Preliminary Experience With Stenting for Management of Non-Urolith Urethral Obstruction in Eight Cats
Version of Record online: 18 DEC 2013
© Copyright 2013 by The American College of Veterinary Surgeons
Volume 43, Issue 2, pages 199–208, February 2014
How to Cite
Brace, M. A., Weisse, C. and Berent, A. (2014), Preliminary Experience With Stenting for Management of Non-Urolith Urethral Obstruction in Eight Cats. Veterinary Surgery, 43: 199–208. doi: 10.1111/j.1532-950X.2013.12089.x
- Issue online: 3 FEB 2014
- Version of Record online: 18 DEC 2013
- Manuscript Accepted: 1 NOV 2013
- Manuscript Received: 1 SEP 2012
To (1) describe minimally invasive transurethral antegrade and retrograde techniques for the placement of self-expanding metallic stents (SEMS) to reestablish urethral patency in cats with non-urolith urethral obstructions and (2) to report the procedural complications, incontinence rates, and long-term effectiveness in maintaining a patent urethra.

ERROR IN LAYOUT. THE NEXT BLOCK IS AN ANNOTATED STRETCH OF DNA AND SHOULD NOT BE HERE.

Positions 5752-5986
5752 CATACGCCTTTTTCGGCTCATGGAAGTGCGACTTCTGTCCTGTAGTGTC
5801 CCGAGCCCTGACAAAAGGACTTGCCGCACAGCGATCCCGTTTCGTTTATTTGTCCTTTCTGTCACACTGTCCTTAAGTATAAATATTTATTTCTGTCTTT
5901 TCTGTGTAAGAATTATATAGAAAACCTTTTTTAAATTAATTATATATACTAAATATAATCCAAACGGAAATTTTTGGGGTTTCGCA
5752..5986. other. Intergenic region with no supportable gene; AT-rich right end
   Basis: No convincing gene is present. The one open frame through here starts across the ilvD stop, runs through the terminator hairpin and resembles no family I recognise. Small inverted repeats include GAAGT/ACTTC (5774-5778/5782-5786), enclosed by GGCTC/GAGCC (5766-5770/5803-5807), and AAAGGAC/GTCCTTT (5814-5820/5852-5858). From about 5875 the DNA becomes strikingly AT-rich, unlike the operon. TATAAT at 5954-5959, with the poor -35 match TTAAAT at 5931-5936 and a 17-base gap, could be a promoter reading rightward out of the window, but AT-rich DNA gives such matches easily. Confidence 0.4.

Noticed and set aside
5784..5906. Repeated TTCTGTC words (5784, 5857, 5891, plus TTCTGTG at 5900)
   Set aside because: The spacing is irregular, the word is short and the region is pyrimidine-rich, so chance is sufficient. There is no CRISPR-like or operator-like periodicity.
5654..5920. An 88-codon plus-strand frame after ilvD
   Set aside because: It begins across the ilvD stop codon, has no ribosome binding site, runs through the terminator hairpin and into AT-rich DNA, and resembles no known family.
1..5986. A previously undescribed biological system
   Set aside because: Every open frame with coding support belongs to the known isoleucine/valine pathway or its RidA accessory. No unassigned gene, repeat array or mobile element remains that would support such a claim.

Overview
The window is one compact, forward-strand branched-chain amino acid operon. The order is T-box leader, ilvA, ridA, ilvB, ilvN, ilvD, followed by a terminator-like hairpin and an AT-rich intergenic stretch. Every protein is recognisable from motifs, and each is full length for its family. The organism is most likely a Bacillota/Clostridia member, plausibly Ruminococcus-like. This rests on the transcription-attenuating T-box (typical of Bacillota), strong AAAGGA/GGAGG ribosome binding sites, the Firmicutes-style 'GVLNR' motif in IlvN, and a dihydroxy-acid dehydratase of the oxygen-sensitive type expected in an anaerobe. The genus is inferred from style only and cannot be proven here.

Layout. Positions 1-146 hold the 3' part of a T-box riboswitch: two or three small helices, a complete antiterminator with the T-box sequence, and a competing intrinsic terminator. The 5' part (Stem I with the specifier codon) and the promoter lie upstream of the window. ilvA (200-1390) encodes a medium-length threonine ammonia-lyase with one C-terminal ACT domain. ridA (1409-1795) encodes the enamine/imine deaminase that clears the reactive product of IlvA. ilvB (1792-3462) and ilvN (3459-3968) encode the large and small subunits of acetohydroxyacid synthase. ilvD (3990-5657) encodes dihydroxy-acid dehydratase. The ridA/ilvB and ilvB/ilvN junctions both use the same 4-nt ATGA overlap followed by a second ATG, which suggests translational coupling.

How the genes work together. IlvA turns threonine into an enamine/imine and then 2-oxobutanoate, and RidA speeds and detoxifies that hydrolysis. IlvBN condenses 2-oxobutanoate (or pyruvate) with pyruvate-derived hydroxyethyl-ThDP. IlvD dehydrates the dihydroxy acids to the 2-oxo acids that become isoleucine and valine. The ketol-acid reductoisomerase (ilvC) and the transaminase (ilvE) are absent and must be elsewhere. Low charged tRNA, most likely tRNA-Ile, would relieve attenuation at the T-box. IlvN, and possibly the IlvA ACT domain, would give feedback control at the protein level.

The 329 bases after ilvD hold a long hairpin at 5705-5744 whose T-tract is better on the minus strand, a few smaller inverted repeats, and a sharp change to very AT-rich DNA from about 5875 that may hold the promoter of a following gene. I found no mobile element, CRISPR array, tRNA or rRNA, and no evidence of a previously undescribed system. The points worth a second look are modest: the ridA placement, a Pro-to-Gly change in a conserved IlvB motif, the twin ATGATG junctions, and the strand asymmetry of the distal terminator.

Cats (n = 8).
Signalment, history, clinical signs, physical examination, severity of stranguria and incontinence, clinicopathologic data, diagnostic procedures performed, diagnosis, interventional technique, type and dimensions of stent placed, complications and final outcome of 8 cats treated with SEMS for the management of urethral strictures or masses are presented. Each cat was followed for ≥12 months. Follow-up information was obtained from the medical record or by telephone interview of the owner and/or referring veterinarian.
Four cats were continent after stent placement, 2 were moderately incontinent, and 2 were severely incontinent. Long-term follow-up (median, 462 days) was available. At follow-up, 5 cats were alive and 3 had been euthanatized at 88, 233, and 305 days. Long-term outcome, as assessed by the authors, was good (1) to excellent (3) in 4 cats, and fair (2) to poor (2) in 4 cats. Owner reported outcomes were excellent in 3/8, good to excellent in 1/8, good in 2/8, and poor in 2/8.
Palliative stenting of urethral obstructions is a minimally invasive method to re-establish urethral patency in cats.